The Outcomes Of The Adoption Of Children With Special Needs

1164 WordsMar 31, 20175 Pages
The outcomes of the adoption of children with special needs, Rosenthal stated,” “that Barth and Berry concluded,” that adoption offers far more stability and benefits than long-term foster care replacement.’ “Indeed, stability may be the greatest advantage of adoption.” “Risks increase with age.” The Colorado Department of Social Service from 1981 to 1984, the mean age of children whose adoption were disrupted was 8.8 years, while that for children whose adoptions remained intact was 4.4 years. Rosenthal says,” Urban Systems Research estimated the national disruption rate for special needs children being between six percent and twenty percent. Rosenthal stated, “that Kadushin and Martin studies of disruptions of infant, 34,499 placements…show more content…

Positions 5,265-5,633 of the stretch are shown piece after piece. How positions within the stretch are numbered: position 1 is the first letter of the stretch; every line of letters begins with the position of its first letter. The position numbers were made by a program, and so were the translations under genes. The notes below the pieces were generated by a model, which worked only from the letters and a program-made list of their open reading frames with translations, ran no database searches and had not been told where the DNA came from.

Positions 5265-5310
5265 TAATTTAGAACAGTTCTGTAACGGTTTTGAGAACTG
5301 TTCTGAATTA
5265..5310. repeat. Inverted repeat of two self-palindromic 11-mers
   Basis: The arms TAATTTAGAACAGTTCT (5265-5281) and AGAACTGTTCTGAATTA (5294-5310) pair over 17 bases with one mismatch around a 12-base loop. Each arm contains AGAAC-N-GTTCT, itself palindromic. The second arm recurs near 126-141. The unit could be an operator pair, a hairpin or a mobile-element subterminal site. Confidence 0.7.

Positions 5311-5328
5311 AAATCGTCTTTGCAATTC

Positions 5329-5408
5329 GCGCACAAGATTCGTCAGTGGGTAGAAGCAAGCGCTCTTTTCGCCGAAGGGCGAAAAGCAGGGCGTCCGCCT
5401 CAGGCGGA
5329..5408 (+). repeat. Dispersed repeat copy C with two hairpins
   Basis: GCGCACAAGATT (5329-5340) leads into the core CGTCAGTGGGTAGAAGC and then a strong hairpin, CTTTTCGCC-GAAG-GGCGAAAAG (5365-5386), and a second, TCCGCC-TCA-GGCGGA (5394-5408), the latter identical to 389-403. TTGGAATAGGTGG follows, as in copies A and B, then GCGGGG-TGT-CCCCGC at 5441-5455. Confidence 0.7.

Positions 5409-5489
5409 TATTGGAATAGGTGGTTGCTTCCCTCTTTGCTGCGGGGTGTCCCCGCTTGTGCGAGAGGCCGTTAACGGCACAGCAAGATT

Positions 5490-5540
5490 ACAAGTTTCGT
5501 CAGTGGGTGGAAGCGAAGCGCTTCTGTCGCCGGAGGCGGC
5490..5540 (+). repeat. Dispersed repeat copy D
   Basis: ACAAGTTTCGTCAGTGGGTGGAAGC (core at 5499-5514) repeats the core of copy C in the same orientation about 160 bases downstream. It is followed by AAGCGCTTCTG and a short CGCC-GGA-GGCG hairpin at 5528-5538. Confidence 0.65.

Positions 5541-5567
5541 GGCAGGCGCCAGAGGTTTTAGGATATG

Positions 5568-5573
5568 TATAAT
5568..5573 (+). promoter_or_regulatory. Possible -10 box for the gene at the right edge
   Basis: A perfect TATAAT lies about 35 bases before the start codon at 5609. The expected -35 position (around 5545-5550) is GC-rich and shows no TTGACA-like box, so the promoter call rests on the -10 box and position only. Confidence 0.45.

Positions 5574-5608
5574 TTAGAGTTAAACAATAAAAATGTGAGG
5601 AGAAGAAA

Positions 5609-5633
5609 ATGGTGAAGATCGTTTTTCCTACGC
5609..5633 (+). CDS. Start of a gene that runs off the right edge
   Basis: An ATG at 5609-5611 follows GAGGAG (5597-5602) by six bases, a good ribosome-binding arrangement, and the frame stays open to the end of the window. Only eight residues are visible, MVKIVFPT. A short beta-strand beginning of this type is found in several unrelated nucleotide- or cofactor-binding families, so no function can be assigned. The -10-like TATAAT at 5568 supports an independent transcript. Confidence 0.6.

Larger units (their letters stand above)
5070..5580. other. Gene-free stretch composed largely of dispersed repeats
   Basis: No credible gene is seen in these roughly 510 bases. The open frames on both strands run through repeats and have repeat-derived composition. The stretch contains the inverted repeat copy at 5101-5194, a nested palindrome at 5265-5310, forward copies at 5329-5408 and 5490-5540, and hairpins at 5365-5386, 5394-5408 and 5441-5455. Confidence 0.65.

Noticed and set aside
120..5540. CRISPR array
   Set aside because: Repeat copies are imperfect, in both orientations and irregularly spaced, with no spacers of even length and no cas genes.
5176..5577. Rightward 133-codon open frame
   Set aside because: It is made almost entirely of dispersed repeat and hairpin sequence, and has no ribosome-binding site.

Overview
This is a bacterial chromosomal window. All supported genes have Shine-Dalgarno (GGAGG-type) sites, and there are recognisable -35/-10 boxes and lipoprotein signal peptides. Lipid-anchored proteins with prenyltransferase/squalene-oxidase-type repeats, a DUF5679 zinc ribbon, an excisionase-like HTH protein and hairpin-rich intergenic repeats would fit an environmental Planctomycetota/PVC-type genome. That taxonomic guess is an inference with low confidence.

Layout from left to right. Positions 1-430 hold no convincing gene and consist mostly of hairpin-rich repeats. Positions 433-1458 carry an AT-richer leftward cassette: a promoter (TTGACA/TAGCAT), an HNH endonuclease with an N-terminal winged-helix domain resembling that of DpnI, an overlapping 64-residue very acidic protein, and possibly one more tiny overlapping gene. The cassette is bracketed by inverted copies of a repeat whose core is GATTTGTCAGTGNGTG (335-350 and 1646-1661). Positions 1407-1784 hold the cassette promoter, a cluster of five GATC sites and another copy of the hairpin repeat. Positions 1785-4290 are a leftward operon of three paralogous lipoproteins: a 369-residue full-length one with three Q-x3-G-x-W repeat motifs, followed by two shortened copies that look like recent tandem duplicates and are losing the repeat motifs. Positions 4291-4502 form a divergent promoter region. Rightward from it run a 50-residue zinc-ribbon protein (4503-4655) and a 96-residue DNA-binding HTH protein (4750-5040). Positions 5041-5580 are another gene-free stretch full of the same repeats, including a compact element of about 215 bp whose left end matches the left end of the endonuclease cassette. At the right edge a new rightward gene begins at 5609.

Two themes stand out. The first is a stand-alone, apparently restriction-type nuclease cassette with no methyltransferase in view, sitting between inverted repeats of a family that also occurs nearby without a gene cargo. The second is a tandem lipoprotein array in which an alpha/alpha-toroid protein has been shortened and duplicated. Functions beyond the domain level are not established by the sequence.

“Even children adopted in infancy have been found to have moderately higher risks for having a disruptive behavior disorder as adolescents” (Keyes, Sharma, Elkins, Iacono and McGue, 2008). “Clinics specializing in the physical health needs of adopted children have been established in many large cities, making adoption medicine a new specialty” (Nicholson, 2002; Tuller, 2001). Analysis of the 2003 National Survey of Children’s Health found that adopted children are more likely than biological children (i.e., children living with at least one biological parent) to have special health care needs, moderate or severe health problems, developmental delay or physical impairment, learning disability, and other mental health difficulties. Parents of adopted children were more than five times more likely than parents of biological children to report ever being told that their child had a developmental delay or physical impairment (16% versus 3%). Rosenthal states, that Bramlett, Radel, and Blumberg in 2007 study says, “nearly 20% of adopted children were reported by their parents to have moderate to severe current health problems compared with 7% of biological children, and 37% of adopted children had special health care needs as compared with 17% of biological
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